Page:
Published on Submitted by Natalie on Wed, 2009-03-18 10:55
14 authors have made it on to the Judges' List of Contenders for the third Man Booker International Prize. The writers come from 12 countries and seven are writers in translation.
The Judges' List was announced by the chair of judges, Jane Smiley, at a press conference held at The New York Public Library, today (Wednesday 18 March 2009).
The 14 authors on the list are as follows:
Peter Carey (Australia)
Evan S. Connell (USA)
Mahasweta Devi (India)
E.L. Doctorow (USA)
James Kelman (UK)
Mario Vargas Llosa (Peru)
Arnošt Lustig (Czech Republic)
Alice Munro (Canada)
V.S. Naipaul (Trinidad/India)
Joyce Carol Oates (USA)
Antonio Tabucchi (Italy)
Ngugi Wa Thiong'O (Kenya)
Dubravka Ugresic (Croatia)
Ludmila Ulitskaya (Russia)
The judging panel for the Man Booker International Prize 2009 is: Jane Smiley, writer; Amit Chaudhuri, writer, academic and musician; and writer, film script writer and essayist, Andrey Kurkov.
In announcing their list, Jane Smiley comments:
"Judging the Man Booker International Prize has made us all aware of how unusual and astonishing the literary world really is. We've all read books by authors we had never heard of before and they have turned out to be some of the best books we've ever read. I am thrilled with the list we have come up with. It makes me wonder who else is out there untranslated into English.
"Some of the best writers in the world have come together on this judges' list regardless of celebrity or commercial success. For us it's been a rare combination of education and delight."
Peter Clarke, Chairman, Man Group plc comments:
"We are delighted to announce the Judges' List for the 2009 Man Booker International Prize from The New York Public Library. New York is one of the world's most vibrant and cosmopolitan cities and is noted for its heritage of literary excellence, at the centre of which lies the magnificent New York Public Library. For a prize of such international standing it is therefore a wholly appropriate setting in which to announce what is a rich and diverse list and one which we hope will encourage lively debate. Man Group believes that the value of this unique prize, which recognises writers from all round the world, is in its contribution to encouraging more reading of contemporary fiction."
The Man Booker International Prize was announced in June 2004 and recognises one writer for his or her achievement in fiction. Worth £60,000 to the winner, the prize is awarded once every two years to a living author who has published fiction either originally in English or whose work is generally available in translation in the English language. In addition, there is a separate prize for translation and, if applicable, the winner can choose a translator of his or her work into English to receive a prize of £15,000.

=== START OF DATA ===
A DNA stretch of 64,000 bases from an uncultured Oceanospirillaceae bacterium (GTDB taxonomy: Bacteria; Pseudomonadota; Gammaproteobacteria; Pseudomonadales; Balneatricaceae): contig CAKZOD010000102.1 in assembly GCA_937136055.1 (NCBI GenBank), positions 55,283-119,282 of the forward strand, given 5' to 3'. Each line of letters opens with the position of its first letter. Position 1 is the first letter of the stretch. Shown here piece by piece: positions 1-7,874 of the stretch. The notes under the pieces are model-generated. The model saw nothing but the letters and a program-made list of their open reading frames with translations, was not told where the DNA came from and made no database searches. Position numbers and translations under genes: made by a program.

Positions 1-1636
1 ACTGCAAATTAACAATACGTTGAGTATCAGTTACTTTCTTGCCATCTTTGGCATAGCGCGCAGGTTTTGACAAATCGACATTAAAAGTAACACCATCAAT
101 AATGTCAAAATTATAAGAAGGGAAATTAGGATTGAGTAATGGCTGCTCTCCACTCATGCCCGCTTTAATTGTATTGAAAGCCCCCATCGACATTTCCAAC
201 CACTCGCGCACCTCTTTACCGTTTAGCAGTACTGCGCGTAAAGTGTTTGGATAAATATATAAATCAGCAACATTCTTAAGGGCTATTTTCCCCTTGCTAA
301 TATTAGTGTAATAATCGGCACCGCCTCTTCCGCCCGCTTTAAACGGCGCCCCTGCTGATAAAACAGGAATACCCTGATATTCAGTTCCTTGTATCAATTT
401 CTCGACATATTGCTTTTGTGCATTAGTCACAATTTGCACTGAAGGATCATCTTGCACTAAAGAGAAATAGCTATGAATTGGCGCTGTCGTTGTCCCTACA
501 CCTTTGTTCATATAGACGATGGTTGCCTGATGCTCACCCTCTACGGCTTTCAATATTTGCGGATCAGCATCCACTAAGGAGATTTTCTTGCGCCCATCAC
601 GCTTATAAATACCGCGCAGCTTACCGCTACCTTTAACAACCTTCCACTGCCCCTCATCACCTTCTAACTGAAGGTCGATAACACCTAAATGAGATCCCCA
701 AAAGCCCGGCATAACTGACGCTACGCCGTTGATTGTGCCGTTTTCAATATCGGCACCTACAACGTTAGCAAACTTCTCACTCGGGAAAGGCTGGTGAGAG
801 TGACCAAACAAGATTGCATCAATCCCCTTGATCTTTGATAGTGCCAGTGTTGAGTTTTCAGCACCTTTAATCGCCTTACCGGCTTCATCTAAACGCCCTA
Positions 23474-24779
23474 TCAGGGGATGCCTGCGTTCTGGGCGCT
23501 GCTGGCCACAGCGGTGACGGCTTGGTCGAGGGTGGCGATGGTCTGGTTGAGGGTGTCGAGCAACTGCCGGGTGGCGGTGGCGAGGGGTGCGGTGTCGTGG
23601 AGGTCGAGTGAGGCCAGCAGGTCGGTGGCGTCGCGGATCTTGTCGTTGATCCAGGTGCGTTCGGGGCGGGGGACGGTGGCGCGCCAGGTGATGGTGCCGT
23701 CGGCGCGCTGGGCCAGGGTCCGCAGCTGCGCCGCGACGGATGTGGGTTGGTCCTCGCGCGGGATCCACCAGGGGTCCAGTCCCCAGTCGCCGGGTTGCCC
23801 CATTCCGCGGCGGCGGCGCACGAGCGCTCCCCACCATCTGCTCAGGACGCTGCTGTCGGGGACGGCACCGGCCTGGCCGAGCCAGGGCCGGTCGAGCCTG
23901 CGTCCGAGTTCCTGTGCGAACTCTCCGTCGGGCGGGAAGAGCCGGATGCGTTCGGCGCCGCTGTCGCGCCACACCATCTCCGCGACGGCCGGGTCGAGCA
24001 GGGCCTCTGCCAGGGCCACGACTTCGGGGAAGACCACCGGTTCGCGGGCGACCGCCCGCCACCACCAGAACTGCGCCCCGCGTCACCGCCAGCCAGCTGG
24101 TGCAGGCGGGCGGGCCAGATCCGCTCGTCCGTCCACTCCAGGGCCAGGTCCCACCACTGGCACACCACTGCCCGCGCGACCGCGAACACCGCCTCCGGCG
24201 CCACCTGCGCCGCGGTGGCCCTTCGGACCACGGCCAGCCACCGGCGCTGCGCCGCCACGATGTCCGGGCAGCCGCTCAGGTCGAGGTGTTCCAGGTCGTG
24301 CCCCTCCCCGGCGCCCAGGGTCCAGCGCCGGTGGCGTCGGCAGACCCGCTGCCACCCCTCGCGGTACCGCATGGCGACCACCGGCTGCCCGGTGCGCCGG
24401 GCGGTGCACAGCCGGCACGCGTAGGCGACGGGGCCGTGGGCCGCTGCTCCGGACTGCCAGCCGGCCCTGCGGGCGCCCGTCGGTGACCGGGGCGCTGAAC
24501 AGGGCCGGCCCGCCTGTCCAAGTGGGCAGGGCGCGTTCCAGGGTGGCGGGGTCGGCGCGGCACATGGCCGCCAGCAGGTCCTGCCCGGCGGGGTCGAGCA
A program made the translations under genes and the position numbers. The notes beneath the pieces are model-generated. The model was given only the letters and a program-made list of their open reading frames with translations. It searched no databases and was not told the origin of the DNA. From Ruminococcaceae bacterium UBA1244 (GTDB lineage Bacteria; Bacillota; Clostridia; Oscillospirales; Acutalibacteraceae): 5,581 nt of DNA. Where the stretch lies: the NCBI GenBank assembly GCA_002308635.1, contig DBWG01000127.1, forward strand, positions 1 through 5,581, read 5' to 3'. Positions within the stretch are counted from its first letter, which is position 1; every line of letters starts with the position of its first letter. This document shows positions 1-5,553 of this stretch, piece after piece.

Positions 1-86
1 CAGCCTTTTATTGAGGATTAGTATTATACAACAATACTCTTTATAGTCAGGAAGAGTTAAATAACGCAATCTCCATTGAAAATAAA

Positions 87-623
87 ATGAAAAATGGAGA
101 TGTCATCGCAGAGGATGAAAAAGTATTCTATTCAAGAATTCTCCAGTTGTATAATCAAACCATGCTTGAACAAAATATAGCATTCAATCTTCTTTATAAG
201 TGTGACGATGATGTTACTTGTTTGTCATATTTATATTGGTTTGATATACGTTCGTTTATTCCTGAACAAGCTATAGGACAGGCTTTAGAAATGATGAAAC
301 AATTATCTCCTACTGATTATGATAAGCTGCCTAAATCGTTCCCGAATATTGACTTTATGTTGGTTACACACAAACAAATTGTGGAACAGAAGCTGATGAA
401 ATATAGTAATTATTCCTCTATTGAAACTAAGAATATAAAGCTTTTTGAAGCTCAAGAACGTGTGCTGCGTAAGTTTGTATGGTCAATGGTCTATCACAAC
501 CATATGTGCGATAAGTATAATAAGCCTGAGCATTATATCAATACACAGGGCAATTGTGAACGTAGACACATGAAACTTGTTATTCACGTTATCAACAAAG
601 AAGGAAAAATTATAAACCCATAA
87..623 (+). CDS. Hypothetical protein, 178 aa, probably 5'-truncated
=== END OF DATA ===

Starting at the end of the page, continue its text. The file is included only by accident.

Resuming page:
The winner is chosen solely at the discretion of the judging panel; there are no submissions from publishers. Nigerian writer, Chinua Achebe, won the 2007 prize and Albanian writer, Ismail Kadaré, won the inaugural prize in 2005 and went on to gain worldwide recognition for his work.
The prize is sponsored by Man Group plc, which also sponsors The Man Booker Prize for Fiction.
The Man Booker International Prize differs from the annual Man Booker Prize for Fiction in that it highlights one writer's continued creativity, development and overall contribution to fiction on the world stage. Both prizes strive to recognise and reward the finest fiction.
Jane Smiley (Chair)
Born in Los Angeles, California, Jane Smiley was raised in St. Louis, Missouri. After receiving her B.A. at Vassar College in 1971, she travelled to Europe for a year, later returning to graduate school at the University of Iowa. Smiley is the author of ten works of fiction, including The Age of Grief, The Greenlanders, Ordinary Love and Good Will and A Thousand Acres, which won the Pulitzer Prize in 1992.
Amit Chaudhuri is a novelist, critic, and musician. He is also the author of two acclaimed critical studies, a book of stories, and an influential anthology of Indian literature. He writes regularly for the London Review of Books and the Times Literary Supplement, and is Professor of Contemporary Literature at the University of East Anglia. Chaudhuri is a vocalist in the Indian classical tradition, and the conceptualiser of the acclaimed project in experimental music, This Is Not Fusion. His latest novel, The Immortals, is published in the UK this month.
Andrey Kurkov, born in St Petersburg in 1961, now lives in Kiev. Having graduated from the Kiev Foreign Languages Institute (he speaks English, German, French, Polish, Japanese, Italian and Romanian), he worked for some time as a journalist, did his military service as a prison warder in Odessa, then became a film cameraman, writer of screenplays and author of critically acclaimed and popular novels including Death and the Penguin, Penguin Lost, A Matter of Death and Life, The Case of the General's Thumb, The World of Mr Big Forehead, and The President's Last Love. He has also written one book for children, The Adventures of Baby Vacuum Cleaner Gosha.
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